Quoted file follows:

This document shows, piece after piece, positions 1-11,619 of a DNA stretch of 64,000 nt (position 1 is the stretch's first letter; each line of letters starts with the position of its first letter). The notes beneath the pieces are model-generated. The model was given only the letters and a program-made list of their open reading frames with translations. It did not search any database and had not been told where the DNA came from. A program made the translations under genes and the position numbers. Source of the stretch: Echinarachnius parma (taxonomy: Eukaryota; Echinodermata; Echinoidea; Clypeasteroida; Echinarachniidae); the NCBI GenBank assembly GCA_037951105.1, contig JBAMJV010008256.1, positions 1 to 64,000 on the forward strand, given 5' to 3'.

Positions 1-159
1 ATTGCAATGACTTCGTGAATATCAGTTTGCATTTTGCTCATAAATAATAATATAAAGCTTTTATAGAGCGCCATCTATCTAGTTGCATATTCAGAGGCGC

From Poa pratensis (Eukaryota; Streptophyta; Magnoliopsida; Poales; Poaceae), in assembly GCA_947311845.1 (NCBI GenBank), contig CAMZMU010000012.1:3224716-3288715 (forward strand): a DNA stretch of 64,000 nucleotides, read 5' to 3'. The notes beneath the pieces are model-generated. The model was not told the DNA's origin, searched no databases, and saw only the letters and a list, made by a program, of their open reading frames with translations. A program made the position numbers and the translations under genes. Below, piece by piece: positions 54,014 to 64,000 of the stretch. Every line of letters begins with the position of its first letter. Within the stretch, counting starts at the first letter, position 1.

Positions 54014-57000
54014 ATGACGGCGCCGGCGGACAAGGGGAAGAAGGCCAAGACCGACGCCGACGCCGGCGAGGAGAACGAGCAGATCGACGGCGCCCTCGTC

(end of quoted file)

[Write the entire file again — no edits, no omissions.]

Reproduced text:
This document shows, piece after piece, positions 1-11,619 of a DNA stretch of 64,000 nt (position 1 is the stretch's first letter; each line of letters starts with the position of its first letter). The notes beneath the pieces are model-generated. The model was given only the letters and a program-made list of their open reading frames with translations. It did not search any database and had not been told where the DNA came from. A program made the translations under genes and the position numbers. Source of the stretch: Echinarachnius parma (taxonomy: Eukaryota; Echinodermata; Echinoidea; Clypeasteroida; Echinarachniidae); the NCBI GenBank assembly GCA_037951105.1, contig JBAMJV010008256.1, positions 1 to 64,000 on the forward strand, given 5' to 3'.

Positions 1-159
1 ATTGCAATGACTTCGTGAATATCAGTTTGCATTTTGCTCATAAATAATAATATAAAGCTTTTATAGAGCGCCATCTATCTAGTTGCATATTCAGAGGCGC

From Poa pratensis (Eukaryota; Streptophyta; Magnoliopsida; Poales; Poaceae), in assembly GCA_947311845.1 (NCBI GenBank), contig CAMZMU010000012.1:3224716-3288715 (forward strand): a DNA stretch of 64,000 nucleotides, read 5' to 3'. The notes beneath the pieces are model-generated. The model was not told the DNA's origin, searched no databases, and saw only the letters and a list, made by a program, of their open reading frames with translations. A program made the position numbers and the translations under genes. Below, piece by piece: positions 54,014 to 64,000 of the stretch. Every line of letters begins with the position of its first letter. Within the stretch, counting starts at the first letter, position 1.

Positions 54014-57000
54014 ATGACGGCGCCGGCGGACAAGGGGAAGAAGGCCAAGACCGACGCCGACGCCGGCGAGGAGAACGAGCAGATCGACGGCGCCCTCGTC